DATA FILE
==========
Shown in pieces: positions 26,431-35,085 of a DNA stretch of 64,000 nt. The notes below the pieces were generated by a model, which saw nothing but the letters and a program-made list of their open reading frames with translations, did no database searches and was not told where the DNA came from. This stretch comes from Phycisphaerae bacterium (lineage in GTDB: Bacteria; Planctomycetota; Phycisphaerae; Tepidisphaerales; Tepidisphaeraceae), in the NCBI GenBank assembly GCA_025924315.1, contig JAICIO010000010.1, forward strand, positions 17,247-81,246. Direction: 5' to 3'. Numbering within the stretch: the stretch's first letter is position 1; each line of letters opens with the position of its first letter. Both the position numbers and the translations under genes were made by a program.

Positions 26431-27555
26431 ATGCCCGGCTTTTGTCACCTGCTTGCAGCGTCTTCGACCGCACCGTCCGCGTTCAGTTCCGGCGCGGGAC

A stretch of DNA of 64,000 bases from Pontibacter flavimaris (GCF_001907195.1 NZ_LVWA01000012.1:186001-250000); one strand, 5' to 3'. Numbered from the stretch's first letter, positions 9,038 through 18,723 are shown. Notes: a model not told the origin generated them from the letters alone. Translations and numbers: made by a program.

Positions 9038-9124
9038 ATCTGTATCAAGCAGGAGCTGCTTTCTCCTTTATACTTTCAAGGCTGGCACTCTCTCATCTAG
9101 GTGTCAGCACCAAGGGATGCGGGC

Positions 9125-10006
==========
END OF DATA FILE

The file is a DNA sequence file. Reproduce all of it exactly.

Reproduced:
Shown in pieces: positions 26,431-35,085 of a DNA stretch of 64,000 nt. The notes below the pieces were generated by a model, which saw nothing but the letters and a program-made list of their open reading frames with translations, did no database searches and was not told where the DNA came from. This stretch comes from Phycisphaerae bacterium (lineage in GTDB: Bacteria; Planctomycetota; Phycisphaerae; Tepidisphaerales; Tepidisphaeraceae), in the NCBI GenBank assembly GCA_025924315.1, contig JAICIO010000010.1, forward strand, positions 17,247-81,246. Direction: 5' to 3'. Numbering within the stretch: the stretch's first letter is position 1; each line of letters opens with the position of its first letter. Both the position numbers and the translations under genes were made by a program.

Positions 26431-27555
26431 ATGCCCGGCTTTTGTCACCTGCTTGCAGCGTCTTCGACCGCACCGTCCGCGTTCAGTTCCGGCGCGGGAC

A stretch of DNA of 64,000 bases from Pontibacter flavimaris (GCF_001907195.1 NZ_LVWA01000012.1:186001-250000); one strand, 5' to 3'. Numbered from the stretch's first letter, positions 9,038 through 18,723 are shown. Notes: a model not told the origin generated them from the letters alone. Translations and numbers: made by a program.

Positions 9038-9124
9038 ATCTGTATCAAGCAGGAGCTGCTTTCTCCTTTATACTTTCAAGGCTGGCACTCTCTCATCTAG
9101 GTGTCAGCACCAAGGGATGCGGGC

Positions 9125-10006